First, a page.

Tinkertoys have been around since the early 1900s and most of us can remember playing with them in our own childhoods. It is still one of our most popular toys that we put out in our classrooms for play and exploration. There is something about the shapes, colors and possibilities that create interest in most children for hours of fun and divergent play. As the children manipulate and experiment with these toys there is an abundance of learning that goes on as well. They must use their imaginations to create. There is planning and problem solving going on as they begin to work through their ideas. They must think creatively and even cooperate and communicate if they are working with friends. The children may not completely understand these skills but they are set in motion as they build. We love to just sit and observe and listen to what the children have to say as they create:


"Mine is exploding!"

"Look how tall this is - it's taller than me!"




"When I make that so tall, it falls over. That's so awesome!"

"This has a spinner."

"I think I need a taller chair."



"Let me help you add on to make it longer."

"I used so many it goes all the way across the room."

Wednesday, January 16, 2013

Valuing Relationships - Teacher Sydney

It was wonderful coming back from Winter Break and watching as the children came happily and confidently into the classroom. I found myself thinking back to the beginning of the year and, especially with the Younger Class, was amazed by the difference a few months can make in the children's sense of security and comfort in their surroundings. Even those children who had a little anxiety in saying good-bye (after all it had been two whole weeks since they had last been at school) transitioned quickly as they became engaged with their teachers and with their friends in the classroom. This change is wonderful to watch and it happens each year but as I reflected on it, I realized it does not “just happen”, it happens because of the relationships we value at Small Friends and because of all the things we intentionally do to try to establish and nurture those connections.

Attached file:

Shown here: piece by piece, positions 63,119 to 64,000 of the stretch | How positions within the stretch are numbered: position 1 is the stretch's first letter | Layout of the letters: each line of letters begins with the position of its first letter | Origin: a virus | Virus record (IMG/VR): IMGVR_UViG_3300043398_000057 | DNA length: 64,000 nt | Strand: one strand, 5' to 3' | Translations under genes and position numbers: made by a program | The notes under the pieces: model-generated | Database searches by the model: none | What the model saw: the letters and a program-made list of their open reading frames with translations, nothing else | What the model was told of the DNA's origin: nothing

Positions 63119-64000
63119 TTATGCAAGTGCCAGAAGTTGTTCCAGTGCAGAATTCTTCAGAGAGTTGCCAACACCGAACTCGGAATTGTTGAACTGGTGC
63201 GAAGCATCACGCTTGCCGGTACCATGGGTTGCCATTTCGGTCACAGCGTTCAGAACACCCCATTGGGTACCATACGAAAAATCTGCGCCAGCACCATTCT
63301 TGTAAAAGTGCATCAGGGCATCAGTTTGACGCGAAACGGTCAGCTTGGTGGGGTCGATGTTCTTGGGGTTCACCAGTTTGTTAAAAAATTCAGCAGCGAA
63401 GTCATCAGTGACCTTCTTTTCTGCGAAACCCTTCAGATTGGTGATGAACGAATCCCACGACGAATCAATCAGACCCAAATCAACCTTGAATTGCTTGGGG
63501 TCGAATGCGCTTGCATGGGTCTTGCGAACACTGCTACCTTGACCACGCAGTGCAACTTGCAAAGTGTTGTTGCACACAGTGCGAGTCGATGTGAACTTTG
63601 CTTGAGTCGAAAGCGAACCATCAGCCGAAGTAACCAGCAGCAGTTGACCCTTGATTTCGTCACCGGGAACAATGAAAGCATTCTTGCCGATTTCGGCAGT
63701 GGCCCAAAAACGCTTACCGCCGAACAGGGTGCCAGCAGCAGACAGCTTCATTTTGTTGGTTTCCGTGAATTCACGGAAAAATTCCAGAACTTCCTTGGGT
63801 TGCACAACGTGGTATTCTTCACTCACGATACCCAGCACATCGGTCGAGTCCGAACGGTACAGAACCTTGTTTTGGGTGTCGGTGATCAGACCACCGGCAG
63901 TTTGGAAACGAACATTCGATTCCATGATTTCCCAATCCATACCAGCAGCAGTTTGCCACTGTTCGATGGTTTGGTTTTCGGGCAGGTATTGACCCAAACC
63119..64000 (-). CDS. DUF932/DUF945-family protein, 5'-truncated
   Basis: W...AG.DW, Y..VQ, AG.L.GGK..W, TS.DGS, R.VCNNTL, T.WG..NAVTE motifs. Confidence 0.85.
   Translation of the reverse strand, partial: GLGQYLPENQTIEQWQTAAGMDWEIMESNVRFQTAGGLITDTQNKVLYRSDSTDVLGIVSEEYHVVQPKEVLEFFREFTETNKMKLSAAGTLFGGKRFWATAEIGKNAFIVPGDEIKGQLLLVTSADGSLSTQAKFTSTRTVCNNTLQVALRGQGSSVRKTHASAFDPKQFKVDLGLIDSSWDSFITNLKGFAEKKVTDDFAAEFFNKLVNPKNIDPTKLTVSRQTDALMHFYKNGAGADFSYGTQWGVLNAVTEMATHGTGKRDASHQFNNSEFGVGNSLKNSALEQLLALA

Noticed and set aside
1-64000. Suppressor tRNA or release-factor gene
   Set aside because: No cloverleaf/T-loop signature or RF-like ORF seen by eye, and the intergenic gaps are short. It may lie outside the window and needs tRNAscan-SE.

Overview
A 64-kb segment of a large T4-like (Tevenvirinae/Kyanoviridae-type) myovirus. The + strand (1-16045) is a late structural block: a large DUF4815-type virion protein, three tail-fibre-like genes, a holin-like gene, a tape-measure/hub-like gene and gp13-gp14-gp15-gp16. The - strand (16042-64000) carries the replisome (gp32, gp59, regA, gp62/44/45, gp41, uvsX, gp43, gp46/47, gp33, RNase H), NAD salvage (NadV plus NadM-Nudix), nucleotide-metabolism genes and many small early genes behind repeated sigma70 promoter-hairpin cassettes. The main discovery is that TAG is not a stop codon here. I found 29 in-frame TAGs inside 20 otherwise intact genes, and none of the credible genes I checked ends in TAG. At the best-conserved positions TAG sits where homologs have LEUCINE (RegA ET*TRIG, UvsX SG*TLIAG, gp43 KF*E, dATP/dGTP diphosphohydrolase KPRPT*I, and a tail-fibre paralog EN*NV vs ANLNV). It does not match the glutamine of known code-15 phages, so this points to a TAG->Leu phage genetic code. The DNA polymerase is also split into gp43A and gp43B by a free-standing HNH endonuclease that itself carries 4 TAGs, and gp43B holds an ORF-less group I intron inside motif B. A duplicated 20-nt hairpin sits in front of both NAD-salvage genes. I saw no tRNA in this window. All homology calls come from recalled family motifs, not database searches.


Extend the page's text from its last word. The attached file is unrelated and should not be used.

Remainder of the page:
Friendships between children
We intentionally set-up the classroom with different activity areas. Some are smaller, quieter spaces just right for visiting with a friend or two. Others, like the Block Area, are larger (and by their nature a little noisier), great for learning to work with a group.




 

 
Relationships between the children, the teachers and other trusted adults.
We are so lucky at Small Friends to have two teachers and usually two parents working in the preschool classrooms each day. The wonderful adult to child ratio gives us time to build relationships with the children, to encourage discussions and conversations and to be there to extend the learning at the many different activity centers throughout the classroom.